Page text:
A diagnosis is informative insofar as it excludes. In the field of PDD-A, we currently see the opposite, namely an ever-greater inclusion of individuals from the departing group outside an epidemic phenomenon. We personally interpret this as a sign of the ever-decreasing informative character of what we call PDD-A in our society; medically, PDD-A is an uninformative category with poor content.


So why do we give such importance to the diagnosis?


We think that part of the answer to the question lies in the market value of the idea of diagnostic precision. The snobbery of our time (and there is not much I can do about it) has culturally installed itself on the side of the scientific and objective look, which should be demarcated from an appropriate scientific and objective attitude. Each and every one of us is bathing in this water, that is, we are naturally being inclined to give a high mark of virtue and/or value to anything bearing a nice suit of precision and objectivity often without having the idea to look beneath. This image does marvels for one to obtain votes, subventions and services. This constitutes an obvious sociopolitical advantage. This has to be considered as a potential important factor in explaining the modern increased prevalence of the condition (CDDS, 1999) and the decreased prevalence of other DD conditions (Croen et al., 2002).

We think it essential for all of us at this point to realize that the quest for precision should never become an aim to pursue for itself; the scientific area is no different from the other aspects of human knowledge. The principle should be that the level of precision sought for should not exceed the level of precision necessary to the solution of the problem at hand. For the clinician, this means that the level of precision of our concepts should depend upon the clinical problems to be solved. The quest for precision for its own sake is as useless as the quest for certainty. Karl Popper’s commentaries (2002) appear most appropriate here. Too much importance being given to definitions inevitably leads us to substitute verbal problems to the ones of the real world. The consequences are regrettable losses of time, money, and energy.  Should I give an example? All this energy lost trying to figure out is autism is a disease with growing prevalence in the world; when one has in mind the great imprecision of the measures from the start, the drifting effects of current sociopolitical forces on the category, the applying of precise p-value measures to answer such a question appears disheartening to us. The question applies well to the PDD-A administrative phenomenon, but not to the PDD-A medical aspects.



 First, we consider as an unchallenged belief the one that PDD-A is a precise medical diagnosis entailing specific treatments. My opinion is that this belief should seriously be challenged at the present time. Second, uncritically behaving as if the PDD-A category was a precise and medically informative entity leads us (by way of unintended consequence) to unfairly make it more difficult for some children with DD (MR and MLD) to access an equivalent quality level of rehabilitation services. Third, in clinical practice this leads to significant loss of time fighting with the rehabilitation services providers so that the MR and MLD children get their fair share of educational treatment, and to useless difficulties to families. Fourth, in research this contributes to unfortunately maintain artificial standards for publication and research grants.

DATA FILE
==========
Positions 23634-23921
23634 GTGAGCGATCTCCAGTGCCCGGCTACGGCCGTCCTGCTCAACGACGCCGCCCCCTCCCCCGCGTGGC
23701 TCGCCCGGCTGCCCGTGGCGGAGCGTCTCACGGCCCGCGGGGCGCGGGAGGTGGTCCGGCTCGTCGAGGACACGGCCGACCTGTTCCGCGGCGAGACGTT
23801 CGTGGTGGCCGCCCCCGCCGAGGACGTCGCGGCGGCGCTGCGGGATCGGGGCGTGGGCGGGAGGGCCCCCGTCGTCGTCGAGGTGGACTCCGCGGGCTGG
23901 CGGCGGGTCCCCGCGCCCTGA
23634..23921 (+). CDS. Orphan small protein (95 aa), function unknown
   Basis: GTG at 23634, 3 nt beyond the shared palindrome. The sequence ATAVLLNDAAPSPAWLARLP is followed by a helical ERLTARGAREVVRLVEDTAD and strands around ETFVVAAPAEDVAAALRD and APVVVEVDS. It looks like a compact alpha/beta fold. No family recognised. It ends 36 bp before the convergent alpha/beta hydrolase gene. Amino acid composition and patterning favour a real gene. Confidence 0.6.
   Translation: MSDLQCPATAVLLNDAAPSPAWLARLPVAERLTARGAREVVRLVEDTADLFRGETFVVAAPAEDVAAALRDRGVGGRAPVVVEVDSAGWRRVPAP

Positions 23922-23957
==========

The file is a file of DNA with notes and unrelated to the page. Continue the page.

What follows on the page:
As a possible solution, why not decide that all the children with DD (PDD-A, MR, LMD) have a right to equal services of psychosocial stimulation? The appropriate assessment of every child will necessarily specify his/her particular difficulties namely mostly of the side of language (MLD), or socialization (PDD-A), or rather homogeneous difficulties (MR) without these particularities having an incidence on the optimal quality of educational services every child should receive. Not only will such a position put an end to the actual unfairness regarding educational services for the children with developmental disabilities, but this will spare us all, including the families, many unnecessary time-consuming activities and also help liberate the field of autism (clinically and research wise) of an unfortunate constraint.



California Department of Developmental Services. (1999). Autism Epidemic Reaches Six Per Day. Scaramento: California DDS.

Croen, L. J. (2002). The Changing Prevalence of Autism in Califoarnia. The Journal of Autism and Developmental Disorders, (32) 207-215.

Frommbonne, E. (2003) Epidemiology of Pervasive Developmental Disorders, Trends in Evidenced Based Neuropsychiatry, 5(1) 29-36

Gillberg, C. (2001) Autisme: Troubles Medicaux Associes. In A. Berthoz, A. Christain, Barthelemy, C., Massion, J. & R. Bernadette (Eds.) L’Autisme, De la Recherche a la Pratique,, Odile Jacob, Paris: 27-49

Grandin, T. (2005) Thinking in Pictures. Doubleday, NY

Popper, K.. (2002) Unended Quest. Routledge Press, London

Wing, L. (1997) Syndromes of Autism and Atypical Development. In D. Cohen & F. Volkmar (Eds.) Handbook of Autism and PDD. John Wiley & Sons, NY

Yeargen-Allsop, M., Rice, C., Karapurkar,T., Doerneberg, N., Boyle, C. & Murphy, C. (2003). Prevalence of Autism in a US Metropolitan Area, Journal of the American Medical Association, 289(1): 49-55.